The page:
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Because each person, couple or family has different issues and goals for therapy, therapy will be differnt for everyone.  However, you can expect to address the current situation in your life that has brought you in, share your personal history relevant to your concerns and discuss progress/new insights gained from therapy.  Therapy can be short-term, if addressing a current problem, or longer-term, to deal with more difficult patterns or you desire for more personal development.  Either way, it is most common to schedule regular sessions with your therapist (usually weekly).

Therapy is a cooperative effort between the client and the therapist. Therapy has been proven to have significant benefits for people who are willing to be an active participant in the process of change. Being an active participant may mean that you engage in problem-solving, explore new ideas and feelings, and practice new skills.  The ultimate purpose of therapy is to help you bring what you learn in session back into your life.  Therefore, beyond the work you do in therapy sessions, your therapist may suggest some things you can do outside of therapy to support your process   


  • Attaining a better understanding of yourself, your goals and values

  • Developing skills for improving your relationships

  • Finding resolution to the issues or concerns that led you to seek therapy

  • Learning new ways to cope with stress and anxiety

  • Managing anger, grief, depression, and other emotional pressures

  • Improving communications and listening skills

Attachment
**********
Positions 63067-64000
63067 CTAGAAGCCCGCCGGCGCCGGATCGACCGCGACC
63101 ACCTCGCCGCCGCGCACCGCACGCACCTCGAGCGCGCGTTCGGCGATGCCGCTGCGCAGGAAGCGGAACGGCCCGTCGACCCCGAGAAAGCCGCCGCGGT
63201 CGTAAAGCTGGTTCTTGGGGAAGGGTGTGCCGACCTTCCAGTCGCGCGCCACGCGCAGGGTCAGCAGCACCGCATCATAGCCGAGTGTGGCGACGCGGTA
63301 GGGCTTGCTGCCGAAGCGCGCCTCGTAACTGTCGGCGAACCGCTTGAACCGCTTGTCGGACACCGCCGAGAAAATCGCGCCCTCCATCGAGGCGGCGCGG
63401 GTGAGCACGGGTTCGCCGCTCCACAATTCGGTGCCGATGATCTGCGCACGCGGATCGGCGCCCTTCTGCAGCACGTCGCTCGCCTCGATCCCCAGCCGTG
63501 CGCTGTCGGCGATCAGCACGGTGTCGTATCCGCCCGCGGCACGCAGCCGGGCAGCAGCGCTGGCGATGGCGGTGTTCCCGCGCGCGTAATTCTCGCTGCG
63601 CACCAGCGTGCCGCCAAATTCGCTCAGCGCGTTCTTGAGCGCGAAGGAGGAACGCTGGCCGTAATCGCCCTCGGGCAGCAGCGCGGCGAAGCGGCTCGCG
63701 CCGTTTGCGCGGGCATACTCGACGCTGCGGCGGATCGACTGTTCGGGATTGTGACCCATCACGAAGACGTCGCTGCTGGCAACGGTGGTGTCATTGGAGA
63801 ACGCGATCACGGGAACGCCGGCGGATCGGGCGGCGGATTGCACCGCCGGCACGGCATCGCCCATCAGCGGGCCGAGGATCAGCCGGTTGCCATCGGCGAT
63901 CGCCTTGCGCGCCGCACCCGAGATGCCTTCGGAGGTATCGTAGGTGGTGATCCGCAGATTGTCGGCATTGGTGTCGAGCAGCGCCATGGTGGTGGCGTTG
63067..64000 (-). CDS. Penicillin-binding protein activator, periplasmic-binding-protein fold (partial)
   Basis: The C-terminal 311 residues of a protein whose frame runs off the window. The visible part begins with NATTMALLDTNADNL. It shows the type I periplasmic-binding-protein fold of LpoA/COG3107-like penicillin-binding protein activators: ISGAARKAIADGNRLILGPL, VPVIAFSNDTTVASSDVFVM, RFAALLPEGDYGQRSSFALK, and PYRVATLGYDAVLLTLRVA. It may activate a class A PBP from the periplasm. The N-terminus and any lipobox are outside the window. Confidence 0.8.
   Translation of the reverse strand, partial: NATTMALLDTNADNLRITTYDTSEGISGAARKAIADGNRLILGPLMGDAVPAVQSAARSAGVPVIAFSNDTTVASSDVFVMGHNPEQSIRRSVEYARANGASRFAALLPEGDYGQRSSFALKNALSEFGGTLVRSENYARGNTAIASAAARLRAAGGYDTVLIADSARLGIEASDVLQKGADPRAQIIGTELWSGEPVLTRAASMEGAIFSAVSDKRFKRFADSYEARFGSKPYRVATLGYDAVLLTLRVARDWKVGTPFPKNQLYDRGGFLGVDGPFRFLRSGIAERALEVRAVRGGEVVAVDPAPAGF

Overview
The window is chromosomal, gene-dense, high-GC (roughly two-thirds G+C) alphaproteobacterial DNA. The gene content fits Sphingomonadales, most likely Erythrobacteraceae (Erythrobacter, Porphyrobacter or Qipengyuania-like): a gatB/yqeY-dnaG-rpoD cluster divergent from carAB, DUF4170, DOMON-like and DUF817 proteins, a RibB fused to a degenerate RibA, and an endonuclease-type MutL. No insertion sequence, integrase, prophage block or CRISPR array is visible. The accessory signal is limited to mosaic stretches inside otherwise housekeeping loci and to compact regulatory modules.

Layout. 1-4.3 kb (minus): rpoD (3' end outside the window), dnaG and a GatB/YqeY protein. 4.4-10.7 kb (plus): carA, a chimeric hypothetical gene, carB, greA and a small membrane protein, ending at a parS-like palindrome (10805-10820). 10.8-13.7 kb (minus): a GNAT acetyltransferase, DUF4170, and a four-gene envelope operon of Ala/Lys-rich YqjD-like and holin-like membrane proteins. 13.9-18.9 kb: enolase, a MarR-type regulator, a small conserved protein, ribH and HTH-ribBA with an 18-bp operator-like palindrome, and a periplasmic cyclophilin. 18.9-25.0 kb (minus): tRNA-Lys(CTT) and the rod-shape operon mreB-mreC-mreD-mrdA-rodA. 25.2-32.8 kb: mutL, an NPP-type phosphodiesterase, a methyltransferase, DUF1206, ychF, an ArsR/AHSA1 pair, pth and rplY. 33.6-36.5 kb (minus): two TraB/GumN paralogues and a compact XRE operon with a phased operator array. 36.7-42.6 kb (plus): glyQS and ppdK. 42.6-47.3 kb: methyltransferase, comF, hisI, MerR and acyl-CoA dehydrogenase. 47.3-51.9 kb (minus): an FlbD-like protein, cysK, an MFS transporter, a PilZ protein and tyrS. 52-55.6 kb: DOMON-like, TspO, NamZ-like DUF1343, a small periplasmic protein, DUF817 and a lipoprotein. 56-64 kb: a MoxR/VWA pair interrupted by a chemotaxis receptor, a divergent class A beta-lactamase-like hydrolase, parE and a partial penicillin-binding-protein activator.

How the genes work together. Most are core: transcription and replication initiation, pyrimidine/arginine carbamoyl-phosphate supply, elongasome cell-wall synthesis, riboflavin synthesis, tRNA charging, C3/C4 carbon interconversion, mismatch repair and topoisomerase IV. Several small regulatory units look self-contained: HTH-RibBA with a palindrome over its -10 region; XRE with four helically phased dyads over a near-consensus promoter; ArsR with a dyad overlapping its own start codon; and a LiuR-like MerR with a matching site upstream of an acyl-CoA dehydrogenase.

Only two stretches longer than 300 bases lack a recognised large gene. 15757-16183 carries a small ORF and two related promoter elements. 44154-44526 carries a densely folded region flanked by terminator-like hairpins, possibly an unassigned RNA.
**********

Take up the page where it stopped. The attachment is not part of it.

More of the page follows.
• Changing old behavior patterns and developing new ones

  • Discovering new ways to solve problems in your family or marriage

  • Improving your self-esteem and boosting self-confidence


When using a solution-focused approach to therapy, I work to help people explore the steps they want to take to improve their current situation. It is based on the client's self-determined goals and objectives for therapy.  I also implement a strength-based approach in which I help individuals, couples and families build on their strengths to assist them in achieving the outcomes they want from therapy.


Cognitive Behavioral Therapy helps with examining automatic thoughts that may negatively affect a person's mood or functioning and then alter those thoughts to more clearly view challenging situations and respond to them in more effective ways. CBT also helps with systematically changing behaviors that may also negatively affect a person's mood and functioning.

Interpersonal Therapy is used in couples and family counseling to explore behavioral patterns that people can find themselves stuck in and work to change those behaviors to more positive and enriching interactions. This type of therapy also helps couples and families learn new skills or improve on their communications and conflict resolutions skills as well as find new or get back to spending enjoyable time together connecting.  

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